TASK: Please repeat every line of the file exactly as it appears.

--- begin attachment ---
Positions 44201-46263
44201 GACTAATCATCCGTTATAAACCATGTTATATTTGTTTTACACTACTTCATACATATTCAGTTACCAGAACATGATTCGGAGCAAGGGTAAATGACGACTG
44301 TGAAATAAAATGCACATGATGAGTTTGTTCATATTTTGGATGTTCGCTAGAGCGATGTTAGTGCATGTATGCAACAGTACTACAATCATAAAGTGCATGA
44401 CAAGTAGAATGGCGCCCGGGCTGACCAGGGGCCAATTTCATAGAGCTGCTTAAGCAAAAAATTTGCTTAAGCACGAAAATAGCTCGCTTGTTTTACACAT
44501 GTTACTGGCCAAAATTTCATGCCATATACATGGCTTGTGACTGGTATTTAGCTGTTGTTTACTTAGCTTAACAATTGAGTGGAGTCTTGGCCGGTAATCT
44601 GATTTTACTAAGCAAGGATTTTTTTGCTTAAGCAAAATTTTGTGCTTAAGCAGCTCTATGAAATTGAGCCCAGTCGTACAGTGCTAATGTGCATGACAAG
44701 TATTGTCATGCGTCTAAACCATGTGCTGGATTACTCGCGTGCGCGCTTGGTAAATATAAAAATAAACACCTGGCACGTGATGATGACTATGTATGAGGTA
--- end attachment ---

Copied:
Positions 44201-46263
44201 GACTAATCATCCGTTATAAACCATGTTATATTTGTTTTACACTACTTCATACATATTCAGTTACCAGAACATGATTCGGAGCAAGGGTAAATGACGACTG
44301 TGAAATAAAATGCACATGATGAGTTTGTTCATATTTTGGATGTTCGCTAGAGCGATGTTAGTGCATGTATGCAACAGTACTACAATCATAAAGTGCATGA
44401 CAAGTAGAATGGCGCCCGGGCTGACCAGGGGCCAATTTCATAGAGCTGCTTAAGCAAAAAATTTGCTTAAGCACGAAAATAGCTCGCTTGTTTTACACAT
44501 GTTACTGGCCAAAATTTCATGCCATATACATGGCTTGTGACTGGTATTTAGCTGTTGTTTACTTAGCTTAACAATTGAGTGGAGTCTTGGCCGGTAATCT
44601 GATTTTACTAAGCAAGGATTTTTTTGCTTAAGCAAAATTTTGTGCTTAAGCAGCTCTATGAAATTGAGCCCAGTCGTACAGTGCTAATGTGCATGACAAG
44701 TATTGTCATGCGTCTAAACCATGTGCTGGATTACTCGCGTGCGCGCTTGGTAAATATAAAAATAAACACCTGGCACGTGATGATGACTATGTATGAGGTA